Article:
the commanding officers of each unit were encouraged to "requisition" on the Association for the needs of their men. Very varied were their needs—ranging from shirts and woollens to tobacco, toilet requisites, relishes of all flavours and soaps of every scent. With the exception of socks, the well-equipped Canadian army required few garments beyond the ordnance kit; while the rations needed only to be supplemented with delicacies from home such as fruit, candies, and pickles. Requests for these "comforts" to be forwarded to certain battalions were frequently conveyed by cable. On one occasion a cable was sent out from Canada requesting that a certain battalion be supplied with "soup, socks, and candies." The return cable stated, "Have despatched soap, books, and candles as requested." Luckily, the second list contained articles usually as welcome as the first; but the battalion must have wondered! In the records of the Dominion Statistician, the C.W.C.A. is credited with cash support from Canadian sources amounting to some $141,000, while approximately 17,000 cases of goods were shipped overseas. In one period of four months, the C.W.C.A. distributed 100,000 pairs of socks. The close connection of the C.W.C.A. with the Canadian Red Cross Society provided Canadians with a clearing-house for supplies intended for Canadians over-seas, both combatant and invalided.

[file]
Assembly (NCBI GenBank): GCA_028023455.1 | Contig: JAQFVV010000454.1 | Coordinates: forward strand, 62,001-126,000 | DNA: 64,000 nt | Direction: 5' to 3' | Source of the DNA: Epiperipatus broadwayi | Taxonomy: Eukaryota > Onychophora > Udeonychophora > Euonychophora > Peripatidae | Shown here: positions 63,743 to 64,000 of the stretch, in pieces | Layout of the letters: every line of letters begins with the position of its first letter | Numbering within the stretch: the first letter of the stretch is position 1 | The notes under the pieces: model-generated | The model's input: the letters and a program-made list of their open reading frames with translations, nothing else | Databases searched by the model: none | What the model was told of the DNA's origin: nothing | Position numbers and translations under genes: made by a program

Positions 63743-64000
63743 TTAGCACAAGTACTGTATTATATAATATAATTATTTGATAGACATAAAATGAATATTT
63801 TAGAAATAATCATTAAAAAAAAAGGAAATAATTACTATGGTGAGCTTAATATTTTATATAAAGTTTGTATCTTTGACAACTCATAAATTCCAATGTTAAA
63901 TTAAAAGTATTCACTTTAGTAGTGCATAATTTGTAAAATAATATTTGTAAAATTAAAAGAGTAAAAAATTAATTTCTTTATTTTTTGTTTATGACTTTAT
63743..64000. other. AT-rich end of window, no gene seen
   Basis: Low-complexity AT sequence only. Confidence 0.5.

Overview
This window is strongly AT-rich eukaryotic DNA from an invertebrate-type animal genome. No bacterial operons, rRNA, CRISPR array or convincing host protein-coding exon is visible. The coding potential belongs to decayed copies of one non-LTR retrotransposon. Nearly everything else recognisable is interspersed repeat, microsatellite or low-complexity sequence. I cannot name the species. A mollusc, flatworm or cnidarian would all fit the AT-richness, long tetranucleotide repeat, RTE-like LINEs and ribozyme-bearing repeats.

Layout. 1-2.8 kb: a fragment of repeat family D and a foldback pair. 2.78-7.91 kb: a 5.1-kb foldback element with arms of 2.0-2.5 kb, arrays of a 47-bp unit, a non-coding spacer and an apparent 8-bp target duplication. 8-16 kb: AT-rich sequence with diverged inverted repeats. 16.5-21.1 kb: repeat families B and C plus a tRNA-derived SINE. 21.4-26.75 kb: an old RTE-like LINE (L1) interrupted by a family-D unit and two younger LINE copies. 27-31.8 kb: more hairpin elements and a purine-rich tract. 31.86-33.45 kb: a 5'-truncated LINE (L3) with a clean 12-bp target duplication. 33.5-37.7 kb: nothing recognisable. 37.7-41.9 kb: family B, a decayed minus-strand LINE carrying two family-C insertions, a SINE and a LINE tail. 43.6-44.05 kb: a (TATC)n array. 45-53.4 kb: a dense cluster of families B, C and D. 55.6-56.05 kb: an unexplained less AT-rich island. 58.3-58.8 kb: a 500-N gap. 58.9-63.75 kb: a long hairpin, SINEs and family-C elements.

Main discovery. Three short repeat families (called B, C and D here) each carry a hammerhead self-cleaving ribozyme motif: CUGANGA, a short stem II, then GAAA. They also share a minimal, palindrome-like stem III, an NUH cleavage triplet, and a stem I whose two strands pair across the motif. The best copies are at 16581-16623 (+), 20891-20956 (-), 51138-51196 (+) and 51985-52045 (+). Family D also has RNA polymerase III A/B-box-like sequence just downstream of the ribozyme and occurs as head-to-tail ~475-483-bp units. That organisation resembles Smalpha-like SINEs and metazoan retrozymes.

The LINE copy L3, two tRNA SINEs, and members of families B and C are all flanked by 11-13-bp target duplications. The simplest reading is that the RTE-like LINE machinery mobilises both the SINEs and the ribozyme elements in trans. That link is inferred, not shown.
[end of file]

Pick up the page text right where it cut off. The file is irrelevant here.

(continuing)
The Field Comforts Commission carried on work of the same nature, but on a somewhat smaller scale. Its income, derived from Canadian sources, as reported by the Dominion Statistician, amounted in the first three years of the war to about $14,000. The Commission dealt largely with parcels for individual men, or with units smaller than battalions.
The Red Cross Society throughout the world occupies an unique position among voluntary organizations, inasmuch as it alone operates by international agreement, confirmed by ratified treaties. In Canada it is also by its charter designated as the official channel through whi. h